Located on the southern bank of scenic West Lake, the 5-story, 8-sided Leifeng Pagoda offers stunning panoramic views over West Lake, and features spectacular statues and carvings on different levels. One of the top attractions in Hangzhou, “Leifeng Pagoda at Sunset” is also one of the classic Ten Scenes of West Lake. The Basics
The original pagoda was built in AD 975 out of wood and brick, but it collapsed in 1924. The pagoda was rebuilt in 2002 with steel and copper, and the new structure includes modern amenities such as elevators, air conditioning, and speakers. Take the elevator to the top level to admire the view, then make your way down. Each floor features different sculptures, carvings, murals depicting the Ten Scenes of West Lake, and poems and essays about Leifeng Pagoda. Don’t miss the basement, where bricks from the original pagoda can be viewed through glass.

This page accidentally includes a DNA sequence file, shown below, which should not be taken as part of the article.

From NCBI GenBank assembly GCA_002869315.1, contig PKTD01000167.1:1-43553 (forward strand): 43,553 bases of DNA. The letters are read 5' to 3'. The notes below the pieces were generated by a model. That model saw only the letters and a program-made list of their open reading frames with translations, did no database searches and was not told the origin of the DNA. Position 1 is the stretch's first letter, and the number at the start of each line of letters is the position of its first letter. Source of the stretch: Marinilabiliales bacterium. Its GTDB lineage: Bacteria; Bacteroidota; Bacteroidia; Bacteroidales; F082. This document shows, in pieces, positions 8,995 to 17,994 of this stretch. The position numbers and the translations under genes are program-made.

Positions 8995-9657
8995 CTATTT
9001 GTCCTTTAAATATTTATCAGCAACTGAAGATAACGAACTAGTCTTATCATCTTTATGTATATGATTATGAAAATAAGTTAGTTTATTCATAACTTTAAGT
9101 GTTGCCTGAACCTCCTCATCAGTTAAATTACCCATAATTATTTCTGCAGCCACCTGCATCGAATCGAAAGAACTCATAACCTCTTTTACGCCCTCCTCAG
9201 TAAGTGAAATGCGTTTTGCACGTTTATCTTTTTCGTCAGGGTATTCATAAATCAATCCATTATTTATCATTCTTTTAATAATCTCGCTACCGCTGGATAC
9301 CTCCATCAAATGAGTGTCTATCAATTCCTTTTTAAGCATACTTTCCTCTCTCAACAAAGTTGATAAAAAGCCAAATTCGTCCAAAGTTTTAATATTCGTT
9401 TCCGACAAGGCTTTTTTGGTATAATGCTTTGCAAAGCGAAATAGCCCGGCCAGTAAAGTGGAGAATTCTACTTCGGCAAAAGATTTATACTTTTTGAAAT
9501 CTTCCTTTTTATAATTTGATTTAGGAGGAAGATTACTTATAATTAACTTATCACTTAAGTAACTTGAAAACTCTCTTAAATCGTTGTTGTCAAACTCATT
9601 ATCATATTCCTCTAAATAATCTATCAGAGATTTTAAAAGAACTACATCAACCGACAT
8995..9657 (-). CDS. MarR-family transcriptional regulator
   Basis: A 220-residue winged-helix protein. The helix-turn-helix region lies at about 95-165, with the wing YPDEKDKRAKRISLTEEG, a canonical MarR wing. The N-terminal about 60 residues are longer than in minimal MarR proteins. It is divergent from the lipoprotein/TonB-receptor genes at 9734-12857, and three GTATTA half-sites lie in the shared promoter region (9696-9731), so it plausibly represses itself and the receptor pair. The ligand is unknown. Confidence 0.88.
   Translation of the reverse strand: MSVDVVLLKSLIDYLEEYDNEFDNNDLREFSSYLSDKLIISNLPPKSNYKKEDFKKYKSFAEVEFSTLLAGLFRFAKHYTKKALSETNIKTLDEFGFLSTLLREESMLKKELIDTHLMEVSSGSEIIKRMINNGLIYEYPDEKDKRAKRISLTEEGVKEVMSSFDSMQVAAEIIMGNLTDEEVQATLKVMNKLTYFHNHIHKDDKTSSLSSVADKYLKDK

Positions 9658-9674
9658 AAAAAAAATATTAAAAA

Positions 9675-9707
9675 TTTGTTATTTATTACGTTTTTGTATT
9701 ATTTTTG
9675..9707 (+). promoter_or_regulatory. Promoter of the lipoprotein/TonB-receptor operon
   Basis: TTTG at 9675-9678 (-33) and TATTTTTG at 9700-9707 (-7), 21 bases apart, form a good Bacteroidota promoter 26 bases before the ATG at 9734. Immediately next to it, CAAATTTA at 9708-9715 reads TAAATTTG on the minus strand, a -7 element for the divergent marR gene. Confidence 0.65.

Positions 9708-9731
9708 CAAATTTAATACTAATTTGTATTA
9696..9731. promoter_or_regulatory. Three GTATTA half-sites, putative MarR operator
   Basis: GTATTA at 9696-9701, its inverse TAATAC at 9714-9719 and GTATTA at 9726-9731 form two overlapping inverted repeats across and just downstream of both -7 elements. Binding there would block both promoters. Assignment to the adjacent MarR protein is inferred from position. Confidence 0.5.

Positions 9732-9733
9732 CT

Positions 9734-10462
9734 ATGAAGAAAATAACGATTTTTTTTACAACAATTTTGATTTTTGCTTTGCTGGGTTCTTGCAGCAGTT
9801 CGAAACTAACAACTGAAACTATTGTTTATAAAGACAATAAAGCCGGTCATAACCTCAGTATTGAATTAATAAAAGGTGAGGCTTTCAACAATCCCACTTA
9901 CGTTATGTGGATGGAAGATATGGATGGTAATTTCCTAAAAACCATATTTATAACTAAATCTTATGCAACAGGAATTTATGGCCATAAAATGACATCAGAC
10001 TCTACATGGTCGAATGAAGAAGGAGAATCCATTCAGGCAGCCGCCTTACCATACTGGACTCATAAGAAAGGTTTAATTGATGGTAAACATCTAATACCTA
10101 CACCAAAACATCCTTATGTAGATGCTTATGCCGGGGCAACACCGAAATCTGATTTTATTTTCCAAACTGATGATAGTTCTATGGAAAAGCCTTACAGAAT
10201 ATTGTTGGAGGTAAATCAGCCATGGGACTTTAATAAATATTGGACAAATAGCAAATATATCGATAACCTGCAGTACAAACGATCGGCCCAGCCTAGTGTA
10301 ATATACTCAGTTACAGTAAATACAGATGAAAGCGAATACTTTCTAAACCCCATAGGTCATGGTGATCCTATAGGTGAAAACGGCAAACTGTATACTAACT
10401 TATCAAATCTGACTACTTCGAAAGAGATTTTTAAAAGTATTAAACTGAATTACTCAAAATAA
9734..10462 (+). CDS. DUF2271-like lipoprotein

Leifeng Pagoda can be visited independently, but many visitors appreciate the extra insight offered on a guided tour. Many tours of Hangzhou include Leifeng Pagoda along with other top attractions, such as West Lake, the China National Silk Museum, and Qinghefang Ancient Street. Things to Know Before You Go
- Leifeng Pagoda is a must-visit for first-time visitors to Hangzhou.
- Don’t forget your camera to capture panoramic views over West Lake from the pagoda.
- An escalator takes visitors from the entrance to the base of the pagoda.
How to Get There
Leifeng Pagoda is located on the southern bank of West Lake. A number of buses stop nearby, including bus Nos. Y1, Y2, Y3, K4, J5, Y6, Y7, Y9, K504, K808, and K822.
When to Get There
Leifeng Pagoda is open daily, year-round, with more limited hours between mid-November and mid-March. As a popular attraction, the pagoda can get very busy on weekends and public holidays. Visit during the week for smaller crowds. It’s best to look toward Leifeng Pagoda from across the lake around sunset to experience “Leifeng Pagoda at Sunset.” The Legend of the White Snake
Leifeng Pagoda became famous because of a popular folk tale: A white snake took the form of a girl and fell in love with a young scholar. They married and had a son, but a monk with magical powers imprisoned the girl under Leifeng Pagoda. She was finally rescued by her son years later, and he caused the pagoda to collapse.